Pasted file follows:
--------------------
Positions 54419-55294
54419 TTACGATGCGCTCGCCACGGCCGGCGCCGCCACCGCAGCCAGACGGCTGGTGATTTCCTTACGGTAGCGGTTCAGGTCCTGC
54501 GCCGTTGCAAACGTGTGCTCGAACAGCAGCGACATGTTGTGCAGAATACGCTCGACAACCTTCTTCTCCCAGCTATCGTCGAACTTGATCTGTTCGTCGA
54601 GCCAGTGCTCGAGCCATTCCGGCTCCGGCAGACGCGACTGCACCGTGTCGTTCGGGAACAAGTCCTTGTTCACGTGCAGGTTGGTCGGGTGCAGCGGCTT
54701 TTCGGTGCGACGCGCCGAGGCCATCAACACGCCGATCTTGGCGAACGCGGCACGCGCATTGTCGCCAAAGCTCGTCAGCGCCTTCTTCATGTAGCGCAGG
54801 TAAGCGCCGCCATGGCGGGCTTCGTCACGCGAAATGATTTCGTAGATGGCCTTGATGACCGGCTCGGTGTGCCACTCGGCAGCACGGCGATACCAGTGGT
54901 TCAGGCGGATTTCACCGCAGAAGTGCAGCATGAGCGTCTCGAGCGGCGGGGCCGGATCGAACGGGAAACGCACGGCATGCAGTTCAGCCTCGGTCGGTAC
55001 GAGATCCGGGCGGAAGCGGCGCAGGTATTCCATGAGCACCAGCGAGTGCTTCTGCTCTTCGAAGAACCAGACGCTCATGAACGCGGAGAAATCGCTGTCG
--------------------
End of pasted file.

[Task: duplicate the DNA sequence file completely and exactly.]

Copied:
Positions 54419-55294
54419 TTACGATGCGCTCGCCACGGCCGGCGCCGCCACCGCAGCCAGACGGCTGGTGATTTCCTTACGGTAGCGGTTCAGGTCCTGC
54501 GCCGTTGCAAACGTGTGCTCGAACAGCAGCGACATGTTGTGCAGAATACGCTCGACAACCTTCTTCTCCCAGCTATCGTCGAACTTGATCTGTTCGTCGA
54601 GCCAGTGCTCGAGCCATTCCGGCTCCGGCAGACGCGACTGCACCGTGTCGTTCGGGAACAAGTCCTTGTTCACGTGCAGGTTGGTCGGGTGCAGCGGCTT
54701 TTCGGTGCGACGCGCCGAGGCCATCAACACGCCGATCTTGGCGAACGCGGCACGCGCATTGTCGCCAAAGCTCGTCAGCGCCTTCTTCATGTAGCGCAGG
54801 TAAGCGCCGCCATGGCGGGCTTCGTCACGCGAAATGATTTCGTAGATGGCCTTGATGACCGGCTCGGTGTGCCACTCGGCAGCACGGCGATACCAGTGGT
54901 TCAGGCGGATTTCACCGCAGAAGTGCAGCATGAGCGTCTCGAGCGGCGGGGCCGGATCGAACGGGAAACGCACGGCATGCAGTTCAGCCTCGGTCGGTAC
55001 GAGATCCGGGCGGAAGCGGCGCAGGTATTCCATGAGCACCAGCGAGTGCTTCTGCTCTTCGAAGAACCAGACGCTCATGAACGCGGAGAAATCGCTGTCG